My outfit is a mix of what I already had in my closet, what I’ve gotten a deal on, and a few legit investment pieces I got after deciding I did actually enjoy being outdoorsy. I got my puffy vest for $20 at the Gap outlet but also have a really nice fleece from REI that was closer to $60. Unfortunately, they don’t make it anymore, but REI still has lots of great options.

In general, try to wear one less layer then you think. I overdressed for the first few years of skiing because I was always so cold in the parking lot. But once you get going downhill (the ride on the lift will also be a little cold) you’ll warm right up, especially if you’re in Colorado and the sun is out.


I accidentally bought a snowboarding jacket back in high school (yes, I still wear the jacket I was rocking on the bus stop corner circa 2005). This means it had a pocket for goggles, and the armpits unzip (a feature I was thoroughly confused by while freezing my butt off at said bus stop, but now appreciate). These are nice features, but they’re not must-haves.

Whatever winter jacket you have is fine as long as it’s waterproof and not knee length. You do want to be able to move around in it, but let’s be real, it’s not like you’re going to be giving Lindsey Vonn a run for her money your first few times out. It’s not important to have the latest ski wear – just warm and waterproof!

Waterproof, insulated pants were probably the biggest advantage I had thanks to my previous career working outside. Ski pants can be pricey, and I already had waterproof, warm pants that fit over leggings/sweatpants and kind of fit over my ski boots.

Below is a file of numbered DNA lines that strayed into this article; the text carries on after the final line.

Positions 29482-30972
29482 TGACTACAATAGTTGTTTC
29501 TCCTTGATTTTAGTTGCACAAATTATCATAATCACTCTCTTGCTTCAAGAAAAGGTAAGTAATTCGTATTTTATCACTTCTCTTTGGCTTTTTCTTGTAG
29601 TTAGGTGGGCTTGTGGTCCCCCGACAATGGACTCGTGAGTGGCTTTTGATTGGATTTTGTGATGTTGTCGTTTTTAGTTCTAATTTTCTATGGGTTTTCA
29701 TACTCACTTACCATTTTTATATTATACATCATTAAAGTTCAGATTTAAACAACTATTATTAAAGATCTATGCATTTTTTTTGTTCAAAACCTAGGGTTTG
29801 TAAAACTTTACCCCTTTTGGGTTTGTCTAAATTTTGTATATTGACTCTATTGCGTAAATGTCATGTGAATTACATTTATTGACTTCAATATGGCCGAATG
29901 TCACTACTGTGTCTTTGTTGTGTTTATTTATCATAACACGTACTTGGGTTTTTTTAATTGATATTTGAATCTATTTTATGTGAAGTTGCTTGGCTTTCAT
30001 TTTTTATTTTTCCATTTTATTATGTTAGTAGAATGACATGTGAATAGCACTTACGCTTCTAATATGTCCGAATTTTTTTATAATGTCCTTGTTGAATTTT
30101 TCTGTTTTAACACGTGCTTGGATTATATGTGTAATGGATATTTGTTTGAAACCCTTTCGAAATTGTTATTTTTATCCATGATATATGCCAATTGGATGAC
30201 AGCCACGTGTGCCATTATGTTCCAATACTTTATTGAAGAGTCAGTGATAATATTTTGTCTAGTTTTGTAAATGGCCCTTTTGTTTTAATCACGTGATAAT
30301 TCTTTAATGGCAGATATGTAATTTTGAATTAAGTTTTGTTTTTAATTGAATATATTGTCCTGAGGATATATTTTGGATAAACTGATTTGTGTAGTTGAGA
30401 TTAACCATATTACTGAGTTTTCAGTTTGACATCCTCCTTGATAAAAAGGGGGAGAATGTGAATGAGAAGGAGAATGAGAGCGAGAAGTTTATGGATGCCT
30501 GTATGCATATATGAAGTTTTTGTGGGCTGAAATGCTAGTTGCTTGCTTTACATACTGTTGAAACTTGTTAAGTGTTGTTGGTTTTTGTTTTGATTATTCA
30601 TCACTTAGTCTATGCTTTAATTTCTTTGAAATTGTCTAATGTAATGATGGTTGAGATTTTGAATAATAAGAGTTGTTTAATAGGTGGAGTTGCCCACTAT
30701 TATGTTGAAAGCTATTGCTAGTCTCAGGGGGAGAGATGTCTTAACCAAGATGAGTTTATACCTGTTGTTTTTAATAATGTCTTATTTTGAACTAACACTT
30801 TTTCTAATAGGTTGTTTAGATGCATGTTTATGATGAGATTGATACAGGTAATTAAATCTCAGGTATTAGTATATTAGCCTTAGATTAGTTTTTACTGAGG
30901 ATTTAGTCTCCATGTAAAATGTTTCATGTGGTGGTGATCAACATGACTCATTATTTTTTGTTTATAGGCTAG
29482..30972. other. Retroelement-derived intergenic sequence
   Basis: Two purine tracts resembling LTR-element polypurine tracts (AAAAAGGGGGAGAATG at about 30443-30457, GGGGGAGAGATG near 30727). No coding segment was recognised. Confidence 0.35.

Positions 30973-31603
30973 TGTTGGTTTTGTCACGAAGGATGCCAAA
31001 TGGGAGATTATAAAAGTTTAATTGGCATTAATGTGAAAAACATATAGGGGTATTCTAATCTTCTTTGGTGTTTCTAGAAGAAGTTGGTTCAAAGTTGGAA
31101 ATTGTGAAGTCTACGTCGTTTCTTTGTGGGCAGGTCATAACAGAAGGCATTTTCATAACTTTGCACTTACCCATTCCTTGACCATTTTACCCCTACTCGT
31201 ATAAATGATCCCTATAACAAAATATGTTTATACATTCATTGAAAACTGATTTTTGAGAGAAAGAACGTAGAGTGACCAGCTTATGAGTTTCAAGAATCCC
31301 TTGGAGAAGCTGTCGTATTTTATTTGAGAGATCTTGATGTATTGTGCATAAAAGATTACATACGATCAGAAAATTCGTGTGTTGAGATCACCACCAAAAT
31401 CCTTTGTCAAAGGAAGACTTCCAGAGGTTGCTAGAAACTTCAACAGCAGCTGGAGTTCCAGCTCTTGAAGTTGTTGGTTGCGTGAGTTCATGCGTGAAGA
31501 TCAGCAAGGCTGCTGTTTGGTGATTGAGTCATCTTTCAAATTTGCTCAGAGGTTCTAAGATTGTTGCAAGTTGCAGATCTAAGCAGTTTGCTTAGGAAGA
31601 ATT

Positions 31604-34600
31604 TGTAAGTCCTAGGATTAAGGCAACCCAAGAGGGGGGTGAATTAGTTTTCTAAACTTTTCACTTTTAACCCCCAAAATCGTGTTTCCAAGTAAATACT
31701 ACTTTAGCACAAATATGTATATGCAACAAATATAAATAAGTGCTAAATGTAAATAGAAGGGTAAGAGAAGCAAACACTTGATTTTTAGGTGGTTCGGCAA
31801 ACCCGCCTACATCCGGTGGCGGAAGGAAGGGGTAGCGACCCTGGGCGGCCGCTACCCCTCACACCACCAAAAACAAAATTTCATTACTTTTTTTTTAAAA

If you have warmer non-waterproof layers, you can save a few bucks by getting rain pants to put on top of them. Rain pants are generally cheaper than ski pants, and work just as well. They just won’t fit totally over your ski boots, but that’s not functionally important (just fashionably, if you really care).

The reason you can’t just wear sweatpants is that if you fall, you get snow all over you. The snow hits your body, melts, and then you’re wet. And then you get cold. Basically everything you wear is to avoid getting cold or wet or both. But like I said at the beginning of the blog, I forgot my waterproof pants once and had to make due with Billy’s extra pair of sweatpants over the leggings I was already wearing. It wasn’t ideal, but it wasn’t the end of the world, either!


“How bright could it possibly be?”

“It’s winter, why on earth would I need sunglasses?”

This was me (with plenty of eye rolling for effect) on my way to my first ski lesson. I stepped outside, looked up towards the mountain, and was promptly blinded. Fortunately, Copper had plenty of sunglasses to choose from that were all under $20 and not totally tragic looking.

It's all fun and games until you're squinting for four hours straight.
It’s all fun and games until you’re squinting for four hours straight.

Goggles will run you around $50 or more, so I just used sunglasses and kept a close eye on sales. I ended up picking up a pair of goggles on sale for under $20 in the off-season. Goggles are safer than sunglasses since they are less likely to shatter if you fall, so keep an eye out for sales! The less concerned you are about having cool goggles, the quicker you will find cheap ones that work just fine.